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Ken Bain - What the Best College Teachers Do

Drawing on the experiences and techniques of a number of college and university professors who have been called "the best," Ken Bain discusses what the title indicates. There isn't much in the book that surprised or was totally new to me. Most of the ideas and methods were things that I thought up on my own during my first year of teaching at the college level. However, this is still a valuable guide to those just going into teaching or those who have been at it a while and who are looking to improve their current teaching methodologies.

The book is aimed more at those teaching in the humanities and similar areas than those of us teaching in, say, a school of business or professional school. Also, the author usually assumes that the students at the college level are highly motivated and bright. Teachers and students at Harvard and similar "reach" schools are mentioned frequently; whereas, community colleges and other higher education centers that admit basically everyone aren't really addressed. Those of us teaching at a "safety school" would like some pointers that are aimed at teachers instructing those students who are less enthusiastic and intelligent.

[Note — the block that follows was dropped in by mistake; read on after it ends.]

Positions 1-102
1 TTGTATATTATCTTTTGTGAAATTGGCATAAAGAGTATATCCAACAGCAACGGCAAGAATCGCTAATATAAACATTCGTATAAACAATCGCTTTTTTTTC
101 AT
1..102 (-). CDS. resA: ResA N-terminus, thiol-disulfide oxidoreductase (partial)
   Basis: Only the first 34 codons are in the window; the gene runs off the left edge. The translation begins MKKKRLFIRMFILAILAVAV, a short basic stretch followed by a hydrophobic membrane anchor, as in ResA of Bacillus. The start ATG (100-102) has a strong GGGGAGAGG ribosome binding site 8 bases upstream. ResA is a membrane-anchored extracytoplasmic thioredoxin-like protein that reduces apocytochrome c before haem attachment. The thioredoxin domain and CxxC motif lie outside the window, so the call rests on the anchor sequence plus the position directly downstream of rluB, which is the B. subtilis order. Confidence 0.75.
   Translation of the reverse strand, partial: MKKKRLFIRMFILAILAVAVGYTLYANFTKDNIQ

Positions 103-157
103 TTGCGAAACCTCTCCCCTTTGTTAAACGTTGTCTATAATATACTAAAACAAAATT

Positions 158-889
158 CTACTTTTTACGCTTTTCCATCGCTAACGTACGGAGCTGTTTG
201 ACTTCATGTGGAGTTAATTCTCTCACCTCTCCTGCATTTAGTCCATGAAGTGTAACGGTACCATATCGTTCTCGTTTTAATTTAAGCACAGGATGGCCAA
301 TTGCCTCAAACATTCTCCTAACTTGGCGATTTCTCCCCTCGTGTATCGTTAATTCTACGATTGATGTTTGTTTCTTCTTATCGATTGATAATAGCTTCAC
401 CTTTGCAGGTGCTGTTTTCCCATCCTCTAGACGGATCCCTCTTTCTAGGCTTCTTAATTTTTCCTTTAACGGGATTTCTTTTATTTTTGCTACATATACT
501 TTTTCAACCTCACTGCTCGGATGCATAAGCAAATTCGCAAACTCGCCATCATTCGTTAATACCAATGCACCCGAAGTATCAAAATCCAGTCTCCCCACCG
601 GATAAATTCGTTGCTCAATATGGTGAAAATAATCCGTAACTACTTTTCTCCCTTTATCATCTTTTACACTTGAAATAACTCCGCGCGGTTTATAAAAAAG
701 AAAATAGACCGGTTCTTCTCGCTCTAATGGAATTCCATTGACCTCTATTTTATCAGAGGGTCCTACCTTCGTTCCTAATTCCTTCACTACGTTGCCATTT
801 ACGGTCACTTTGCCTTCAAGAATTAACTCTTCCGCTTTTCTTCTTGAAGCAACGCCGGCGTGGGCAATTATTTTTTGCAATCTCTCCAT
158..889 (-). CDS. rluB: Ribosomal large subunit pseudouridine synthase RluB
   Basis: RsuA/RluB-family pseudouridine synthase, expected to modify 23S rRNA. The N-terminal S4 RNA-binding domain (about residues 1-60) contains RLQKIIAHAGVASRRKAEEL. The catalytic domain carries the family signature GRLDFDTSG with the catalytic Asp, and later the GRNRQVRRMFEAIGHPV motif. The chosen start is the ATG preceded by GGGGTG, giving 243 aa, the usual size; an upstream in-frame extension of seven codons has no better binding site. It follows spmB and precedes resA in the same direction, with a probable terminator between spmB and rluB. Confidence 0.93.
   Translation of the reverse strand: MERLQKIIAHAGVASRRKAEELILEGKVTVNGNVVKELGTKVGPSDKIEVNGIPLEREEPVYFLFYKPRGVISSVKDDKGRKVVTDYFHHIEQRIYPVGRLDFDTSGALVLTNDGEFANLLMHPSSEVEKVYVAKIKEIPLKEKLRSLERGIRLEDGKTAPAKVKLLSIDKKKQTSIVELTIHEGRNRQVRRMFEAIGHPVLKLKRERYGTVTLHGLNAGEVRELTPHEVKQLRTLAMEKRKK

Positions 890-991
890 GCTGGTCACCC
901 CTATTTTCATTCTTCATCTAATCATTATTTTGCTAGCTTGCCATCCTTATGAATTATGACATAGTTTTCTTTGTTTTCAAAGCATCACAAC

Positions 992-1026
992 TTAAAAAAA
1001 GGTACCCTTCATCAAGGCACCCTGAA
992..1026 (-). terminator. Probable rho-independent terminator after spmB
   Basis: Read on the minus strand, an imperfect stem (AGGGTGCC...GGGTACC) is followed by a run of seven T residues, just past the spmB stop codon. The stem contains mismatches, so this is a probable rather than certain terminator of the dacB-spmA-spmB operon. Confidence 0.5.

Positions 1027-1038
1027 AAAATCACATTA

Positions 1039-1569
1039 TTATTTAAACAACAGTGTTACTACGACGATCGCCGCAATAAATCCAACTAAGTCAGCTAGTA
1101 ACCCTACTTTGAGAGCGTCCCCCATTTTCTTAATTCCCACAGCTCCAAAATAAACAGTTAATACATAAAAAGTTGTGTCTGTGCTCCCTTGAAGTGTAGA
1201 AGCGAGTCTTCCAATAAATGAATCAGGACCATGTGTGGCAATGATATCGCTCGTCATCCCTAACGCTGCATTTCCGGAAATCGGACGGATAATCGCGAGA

This is still a good book that I would recommend even if you are not teaching philosophy at Harvard.

from the publisher:
What makes a great teacher great? Who are the professors students remember long after graduation? This book, the conclusion of a fifteen-year study of nearly one hundred college teachers in a wide variety of fields and universities, offers valuable answers for all educators.

The short answer is--it's not what teachers do, it's what they understand. Lesson plans and lecture notes matter less than the special way teachers comprehend the subject and value human learning. Whether historians or physicists, in El Paso or St. Paul, the best teachers know their subjects inside and out--but they also know how to engage and challenge students and to provoke impassioned responses. Most of all, they believe two things fervently: that teaching matters and that students can learn.

In stories both humorous and touching, Bain describes examples of ingenuity and compassion, of students' discoveries of new ideas and the depth of their own potential. What the Best College Teachers Do is a treasure trove of insight and inspiration for first-year teachers and seasoned educators. [an error occurred while processing this directive]